Riley Wiggins and Izzy Vazquez

Riley Wiggins and Izzy Vazquez leap through the air during rehearsal.

When Disney’s “Newsies: The Broadway Musical” opens at the Mesa Arts Center on Jan. 7, it will bring many dreams to life – from dream roles and dream choreography to the director’s decades-long dream to produce the show with a youth cast. 

“I fell in love with ‘Newsies’ when I was kid and saw the movie in the theater,” said Emma England, artistic director of Limelight Performing Arts, the Gilbert-based youth theater company producing the musical. “I have wanted to stage this production for the last 20 years. It’s truly a dream that is finally being fulfilled.”

The show features a cast of nearly 50 performers ages 10-22 hailing from across the Valley. Based on the 1992 motion picture and the real-life Newsboy Strike of 1899, the musical tells the story of Jack Kelly, a rebellious newsboy who dreams of a life as an artist away from New York City. When titans of publishing raise distribution prices at the newsboys’ expense, Jack rallies a ragtag gang of teenage newsies to strike against the unfair conditions and fight for what’s right.


Mesa’s Tre Moore, 17, plays the leading role. “Jack has been a dream role of mine since I first listened to the ‘Newsies’ cast album when I was 11,” he said. “He is charismatic and confident, but also sensitive and ambitious with a big heart. What truly makes this show so meaningful for me is that I, an African-American actor, have been given the opportunity to play Jack, a role that is historically played by White or non-Black actors. This is huge! I am honored to join the ranks of Jack Kelly actors and I hope to inspire and open the eyes of audiences in January.”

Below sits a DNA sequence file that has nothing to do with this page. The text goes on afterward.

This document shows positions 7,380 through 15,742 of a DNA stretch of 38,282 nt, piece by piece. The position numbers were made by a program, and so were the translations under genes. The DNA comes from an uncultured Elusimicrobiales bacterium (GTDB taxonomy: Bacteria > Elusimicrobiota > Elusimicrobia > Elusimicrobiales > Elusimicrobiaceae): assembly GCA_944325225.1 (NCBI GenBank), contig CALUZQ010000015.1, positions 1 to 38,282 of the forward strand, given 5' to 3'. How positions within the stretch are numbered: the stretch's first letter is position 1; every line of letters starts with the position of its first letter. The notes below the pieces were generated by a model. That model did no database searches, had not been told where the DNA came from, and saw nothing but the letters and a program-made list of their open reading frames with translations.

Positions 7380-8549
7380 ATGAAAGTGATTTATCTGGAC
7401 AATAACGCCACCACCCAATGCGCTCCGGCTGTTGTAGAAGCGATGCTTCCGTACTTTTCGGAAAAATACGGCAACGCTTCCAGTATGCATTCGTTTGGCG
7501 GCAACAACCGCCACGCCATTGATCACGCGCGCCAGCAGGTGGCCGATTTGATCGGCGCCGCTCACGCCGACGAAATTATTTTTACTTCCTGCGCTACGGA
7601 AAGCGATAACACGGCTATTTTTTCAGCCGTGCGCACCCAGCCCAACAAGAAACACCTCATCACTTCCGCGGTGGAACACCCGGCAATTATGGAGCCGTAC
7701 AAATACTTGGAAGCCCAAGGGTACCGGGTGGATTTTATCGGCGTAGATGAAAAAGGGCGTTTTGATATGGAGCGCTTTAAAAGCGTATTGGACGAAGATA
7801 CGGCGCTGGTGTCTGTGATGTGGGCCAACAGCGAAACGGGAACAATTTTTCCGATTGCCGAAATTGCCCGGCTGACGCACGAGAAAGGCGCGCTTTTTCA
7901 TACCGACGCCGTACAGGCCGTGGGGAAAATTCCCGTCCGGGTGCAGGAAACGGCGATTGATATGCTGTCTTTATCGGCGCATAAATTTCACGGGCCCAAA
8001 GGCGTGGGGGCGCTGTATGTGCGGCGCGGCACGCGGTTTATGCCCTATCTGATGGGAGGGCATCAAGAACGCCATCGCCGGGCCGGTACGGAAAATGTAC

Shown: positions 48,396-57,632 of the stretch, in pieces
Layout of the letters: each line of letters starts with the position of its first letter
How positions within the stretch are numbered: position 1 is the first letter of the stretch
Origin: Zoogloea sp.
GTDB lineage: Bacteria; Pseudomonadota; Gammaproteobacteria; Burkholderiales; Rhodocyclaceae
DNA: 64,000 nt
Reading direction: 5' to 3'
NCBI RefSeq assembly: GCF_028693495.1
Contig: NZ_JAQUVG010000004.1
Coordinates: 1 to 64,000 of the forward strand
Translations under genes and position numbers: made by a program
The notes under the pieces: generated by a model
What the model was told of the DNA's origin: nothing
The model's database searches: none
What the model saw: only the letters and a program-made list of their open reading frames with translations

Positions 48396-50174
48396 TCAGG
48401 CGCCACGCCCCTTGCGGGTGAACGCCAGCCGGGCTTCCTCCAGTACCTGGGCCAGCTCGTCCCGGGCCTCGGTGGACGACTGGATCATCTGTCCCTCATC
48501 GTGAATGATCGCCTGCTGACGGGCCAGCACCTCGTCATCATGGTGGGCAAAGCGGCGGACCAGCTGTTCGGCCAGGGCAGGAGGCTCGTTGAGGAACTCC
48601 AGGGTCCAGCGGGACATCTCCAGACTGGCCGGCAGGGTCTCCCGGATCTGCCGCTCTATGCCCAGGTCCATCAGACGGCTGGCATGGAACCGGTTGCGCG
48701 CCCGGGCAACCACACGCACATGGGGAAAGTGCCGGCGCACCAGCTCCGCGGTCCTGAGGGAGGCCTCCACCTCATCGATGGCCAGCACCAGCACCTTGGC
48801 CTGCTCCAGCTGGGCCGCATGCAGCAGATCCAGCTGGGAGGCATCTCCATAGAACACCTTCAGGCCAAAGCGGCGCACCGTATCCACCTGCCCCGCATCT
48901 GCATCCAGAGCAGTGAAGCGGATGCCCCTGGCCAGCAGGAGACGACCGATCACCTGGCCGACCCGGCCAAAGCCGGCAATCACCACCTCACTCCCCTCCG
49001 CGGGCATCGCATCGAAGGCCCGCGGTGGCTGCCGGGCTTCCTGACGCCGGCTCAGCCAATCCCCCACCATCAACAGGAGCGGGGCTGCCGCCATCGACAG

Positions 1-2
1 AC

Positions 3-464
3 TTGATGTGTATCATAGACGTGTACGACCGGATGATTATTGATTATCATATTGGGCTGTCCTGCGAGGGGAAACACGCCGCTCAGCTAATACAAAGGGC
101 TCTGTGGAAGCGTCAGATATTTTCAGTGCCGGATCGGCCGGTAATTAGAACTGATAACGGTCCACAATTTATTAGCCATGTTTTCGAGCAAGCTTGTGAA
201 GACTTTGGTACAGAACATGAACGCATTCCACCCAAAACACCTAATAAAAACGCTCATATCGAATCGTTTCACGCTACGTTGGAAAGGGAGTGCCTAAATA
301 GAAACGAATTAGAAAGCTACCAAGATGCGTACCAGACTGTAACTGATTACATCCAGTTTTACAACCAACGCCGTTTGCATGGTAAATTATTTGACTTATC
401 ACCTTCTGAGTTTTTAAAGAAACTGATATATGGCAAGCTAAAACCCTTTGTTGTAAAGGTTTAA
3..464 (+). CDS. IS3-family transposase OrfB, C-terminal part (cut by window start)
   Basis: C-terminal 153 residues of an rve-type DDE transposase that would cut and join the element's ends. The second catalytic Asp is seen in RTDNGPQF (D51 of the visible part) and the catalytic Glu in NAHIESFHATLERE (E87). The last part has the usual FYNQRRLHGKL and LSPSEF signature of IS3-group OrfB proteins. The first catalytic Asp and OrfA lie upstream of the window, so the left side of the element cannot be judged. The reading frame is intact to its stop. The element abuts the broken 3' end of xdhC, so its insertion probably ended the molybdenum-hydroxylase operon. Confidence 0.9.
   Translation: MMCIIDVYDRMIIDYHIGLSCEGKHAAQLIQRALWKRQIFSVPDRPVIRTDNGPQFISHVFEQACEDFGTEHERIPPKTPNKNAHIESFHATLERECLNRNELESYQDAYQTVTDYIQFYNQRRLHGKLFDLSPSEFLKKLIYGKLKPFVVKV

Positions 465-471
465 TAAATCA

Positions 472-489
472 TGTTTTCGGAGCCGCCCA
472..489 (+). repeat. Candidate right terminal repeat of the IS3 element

Kayla King, 18, of Chandler, plays the role of witty and bold Katherine Plumber, a newspaper reporter who breaks the story of the strike and helps the ragamuffin newsies become the Kings of New York.

The dancing is a highlight of the production. 

“It is extraordinary when you have incredibly talented teens with such passion for a show combined with the heart-stopping choreography by Emma England,” said Christian Graca, “Newsies” director. 

England and her choreography team, Marie South of Chandler and Reayanna Erving of Gilbert, spent many evenings and weekends working together to find the right balance of energy, athleticism and technique that “Newsies” is known for. 

Indeed, this choreography has been years in the making.

“I’m not exaggerating when I say I’ve been thinking about and visualizing and working on this choreography for almost a decade,” said England, who has won dozens of ariZoni and National Youth Arts Awards for directing and choreography. “With the dream team of Reayanna and Marie, this is probably the best choreo we have ever done.”

This attention to detail is a signature of Limelight’s – and it’s present in every aspect of “Newsies.”

Said England, “There is only one blackout in this entire show, and yet the story is constantly moving from one setting or storyline to the next. We had to be very intentional with every single moment on stage to capture the movement of the story across New York City and create an engaging experience for audiences.”